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Reload this page Java SASH (Struts Axis Spring Hibernate)

Here is a bottom-up explanation of Java without the sales hype. I'm working on organizing this better. Let me know what you find helpful or missing.


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  • What Is It?
  • Struts
  • JSF
  • Axis
  • Spring
  • Hibernate
  • SASH Tests
  • SASH Disto
  • Your comments???

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    Set screen The SASH Stack

      Internet Browsers (Internet Explorer, Firefox, etc.) Tiles JSTL Struts Taglibs Java Server Pages Struts Action Form Struts Action of MVC (Model View Controller) design pattern of MVC (Model View Controller) design pattern of MVC (Model View Controller) design pattern JSP Servlet Container The SASH stack for the Oness app "SASH" is an acronymn coined by SourceLab to describe a set of open-source Java Middleware software that enable POJO (Plain Old Java Objects) to use more light-weight and flexible objects for webapps: Apache Jakarta Struts, Apache Axis, Spring Framework, and Hibernate.

      Technology Purpose Developer Config. Forum
      SASH Integration Sourcelabs SASH 2.0 maven2 - Swik info
      S on this page Struts/JSF User Interface Apache Struts TLD (Tag Library Descriptor) file
      Swik info
      A on this page Axis Web services SOAP / WSDL Apache Axis - Swik info
      S on this page Spring SOA Backbone Spring - Swik info
      H on this page Hibernate Database Access (Persistance classes) hibernate.cfg.xml Swik info

      Add-ons include Terracotta for JVM clustering, Tangosol's Coherence Data Grid,

      Liferay Portal's architecture is based on the SASH stack:

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    Set screen Struts/JSF1/JSF2

      Struts structures the components of a Java-based Web application into a unified whole based on a robust MVC (Model View Controller) design pattern:

      • Model represents the data in a database.
      • View represents page presentation code,
      • Controller represents the navigational code,

      Its "separation of concerns" modularization makes it particularly useful so that a large team of web designers, system analysts, system engineers, database engineers can work in parallel.

      The "View" portion of this architecture has undergone very rapid series of improvements, from "Model 1" to "Model 2" to the component model of JSF (Java Server Faces), which many are adopting today instead of Struts. The race is to enable thin browser clients to be as highly interactive as fat Java client apps built using Swing.

      Struts is called "action based" because, being built on Sun's servlet API, a Struts form is intercepted in the server by a single instance (the "master" ActionServlet) that delegates actual work to subclasses of ActionForm and Action.

      Craig McClanahan at Sun created Struts as part of a project to internationalize an application. Struts also hasten development of Web applications' user input validation, error handling, reporting, and flow control. ActionServlet helper classes automatically take care of behind-the-scenes activities such as initializing Struts extensions (plug-ins), reading configuration data, and pooling Action subclasses (for efficiency).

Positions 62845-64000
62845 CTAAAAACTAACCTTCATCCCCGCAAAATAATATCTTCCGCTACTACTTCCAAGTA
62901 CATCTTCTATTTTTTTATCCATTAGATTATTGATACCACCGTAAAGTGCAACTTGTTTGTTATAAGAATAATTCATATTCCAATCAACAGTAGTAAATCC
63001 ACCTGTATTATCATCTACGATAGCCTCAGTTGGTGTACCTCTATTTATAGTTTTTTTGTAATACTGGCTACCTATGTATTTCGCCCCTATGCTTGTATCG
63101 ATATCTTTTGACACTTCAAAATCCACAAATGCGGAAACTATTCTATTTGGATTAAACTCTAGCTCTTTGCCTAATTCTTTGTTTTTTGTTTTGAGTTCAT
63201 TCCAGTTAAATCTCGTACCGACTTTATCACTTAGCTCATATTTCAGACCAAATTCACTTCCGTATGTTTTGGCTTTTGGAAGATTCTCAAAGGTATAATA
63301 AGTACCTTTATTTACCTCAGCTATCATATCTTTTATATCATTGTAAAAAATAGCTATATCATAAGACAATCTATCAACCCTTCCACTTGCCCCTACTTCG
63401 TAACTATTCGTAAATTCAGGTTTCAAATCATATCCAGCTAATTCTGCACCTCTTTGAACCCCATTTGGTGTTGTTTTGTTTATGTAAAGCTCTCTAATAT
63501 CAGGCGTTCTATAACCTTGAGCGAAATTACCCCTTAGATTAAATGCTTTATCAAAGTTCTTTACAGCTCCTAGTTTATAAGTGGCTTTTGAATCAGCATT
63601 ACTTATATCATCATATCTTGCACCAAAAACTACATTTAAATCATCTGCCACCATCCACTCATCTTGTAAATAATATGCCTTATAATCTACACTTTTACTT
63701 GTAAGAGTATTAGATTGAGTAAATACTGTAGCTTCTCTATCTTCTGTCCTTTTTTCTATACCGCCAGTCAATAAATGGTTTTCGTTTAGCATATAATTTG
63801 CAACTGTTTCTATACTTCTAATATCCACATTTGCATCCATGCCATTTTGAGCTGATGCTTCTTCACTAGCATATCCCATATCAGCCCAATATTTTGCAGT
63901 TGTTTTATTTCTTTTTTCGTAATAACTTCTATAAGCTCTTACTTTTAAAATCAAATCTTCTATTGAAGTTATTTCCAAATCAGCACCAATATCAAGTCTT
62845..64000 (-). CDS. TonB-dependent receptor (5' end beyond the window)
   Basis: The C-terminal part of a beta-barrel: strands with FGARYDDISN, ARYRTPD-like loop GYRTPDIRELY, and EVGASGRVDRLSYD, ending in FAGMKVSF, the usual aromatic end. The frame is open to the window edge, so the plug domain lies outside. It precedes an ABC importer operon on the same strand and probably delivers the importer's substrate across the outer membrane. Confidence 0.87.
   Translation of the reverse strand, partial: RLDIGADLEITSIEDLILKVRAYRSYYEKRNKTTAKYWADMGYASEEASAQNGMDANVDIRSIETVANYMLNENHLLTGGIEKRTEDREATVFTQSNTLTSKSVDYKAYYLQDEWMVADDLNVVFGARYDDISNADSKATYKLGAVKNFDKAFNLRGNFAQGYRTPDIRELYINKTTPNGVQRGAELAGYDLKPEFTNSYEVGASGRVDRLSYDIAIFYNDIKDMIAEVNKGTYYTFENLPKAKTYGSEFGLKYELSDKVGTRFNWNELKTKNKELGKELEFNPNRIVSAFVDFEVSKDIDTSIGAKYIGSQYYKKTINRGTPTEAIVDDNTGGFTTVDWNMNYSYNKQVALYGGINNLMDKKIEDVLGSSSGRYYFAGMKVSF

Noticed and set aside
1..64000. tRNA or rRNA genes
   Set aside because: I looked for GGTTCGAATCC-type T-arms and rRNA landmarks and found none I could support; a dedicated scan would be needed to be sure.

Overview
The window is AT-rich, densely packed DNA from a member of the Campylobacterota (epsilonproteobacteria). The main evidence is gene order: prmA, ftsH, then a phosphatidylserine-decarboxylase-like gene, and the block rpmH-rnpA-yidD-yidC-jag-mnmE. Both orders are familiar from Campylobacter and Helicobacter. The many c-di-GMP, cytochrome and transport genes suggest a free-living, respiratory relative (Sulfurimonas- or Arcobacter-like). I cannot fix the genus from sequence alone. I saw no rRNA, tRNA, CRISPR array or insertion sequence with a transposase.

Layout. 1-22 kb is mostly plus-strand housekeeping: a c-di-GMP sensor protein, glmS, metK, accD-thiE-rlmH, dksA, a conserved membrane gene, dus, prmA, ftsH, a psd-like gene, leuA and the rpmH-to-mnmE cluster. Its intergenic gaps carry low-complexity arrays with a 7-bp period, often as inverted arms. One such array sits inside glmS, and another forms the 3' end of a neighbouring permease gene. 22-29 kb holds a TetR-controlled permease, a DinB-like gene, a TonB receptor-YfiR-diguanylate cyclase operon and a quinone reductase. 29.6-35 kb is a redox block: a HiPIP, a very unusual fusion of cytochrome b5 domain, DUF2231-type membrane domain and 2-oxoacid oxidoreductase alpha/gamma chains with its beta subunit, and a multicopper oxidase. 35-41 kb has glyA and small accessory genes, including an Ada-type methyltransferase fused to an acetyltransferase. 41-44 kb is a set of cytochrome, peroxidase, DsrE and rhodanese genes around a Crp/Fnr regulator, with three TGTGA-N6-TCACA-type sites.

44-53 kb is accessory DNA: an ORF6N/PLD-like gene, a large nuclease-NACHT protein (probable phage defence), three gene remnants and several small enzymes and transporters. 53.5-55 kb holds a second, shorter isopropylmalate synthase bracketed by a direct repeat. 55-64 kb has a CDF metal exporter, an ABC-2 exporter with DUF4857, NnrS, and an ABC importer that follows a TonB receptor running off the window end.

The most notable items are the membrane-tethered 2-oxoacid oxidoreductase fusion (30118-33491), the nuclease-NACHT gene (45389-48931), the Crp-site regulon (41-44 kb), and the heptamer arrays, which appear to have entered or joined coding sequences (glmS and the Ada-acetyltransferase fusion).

Craig went on to lead the development of Sun's JSF (Java Server Faces) spec first published in 2004. This first version of JSF introduced stateful and event-driven architecture versus Struts' stateless action architecture. JSF 1.2 is a part of J2EE 5.


      • Java Servlets were defined by Sun as programs written in Java that reside on a Web server and respond to user requests (much like CGI programs used to do). Servlet containers provided by software such as BEA or Tomcat take care of parsing HTTP requests, managing sessions, and compiling JavaServer Pages (JSPs).
      • JavaServer Pages (JSPs) generate Web pages with both static and dynamic content.
      • JavaBeans Components that follow specific rules, such as naming conventions.
      • Business logic code that implements the functionality or rules of specific applications, done by a custom subclass of class org.apache.struts.action.Action. Apache Struts

      Set screen JSF


      Struts builds on the JSP Standard Tag Library Expression Language (JSTL EL).

      Tracing what happens internally:

      1. The "calculator.jsp" URL (at a web host) typed into a client internet browser arrives at a web server (through DNS).
      2. The FacesServlet controller web server listener recongizes the jsp and restores the view from the component tree retrieved.
      3. Apply request values; process events Process validations; process events Update model values; process events Invoke application; process events Render response
      4. The "calculator.jsp" form contains markup:

            <h:form id="calcForm">
               <h:panelGrid columns="3">
                  <h:outputText for="firstNumber" value="First Number" />
                  <h:inputText   id="firstNumber" value="#{CalcBean.firstNumber}" required="true" />
                  <h:message    for="firstNumber" />

        The <f:view> announces a container managed by JSF.
        The <h:form> tells JSF to provide a form there.
        The <h:panelGrid> tells JSF to provide put a 3-column table in that form.
        The <h:inputText tells JSF to provide an input text entry box in that form, with a value from "calcBean".

        These <f: and <h: tags are prefixes to the tag library, defined at the top of the "calculator.jsp" file:

          <%@ taglib uri="" prefix="h" %>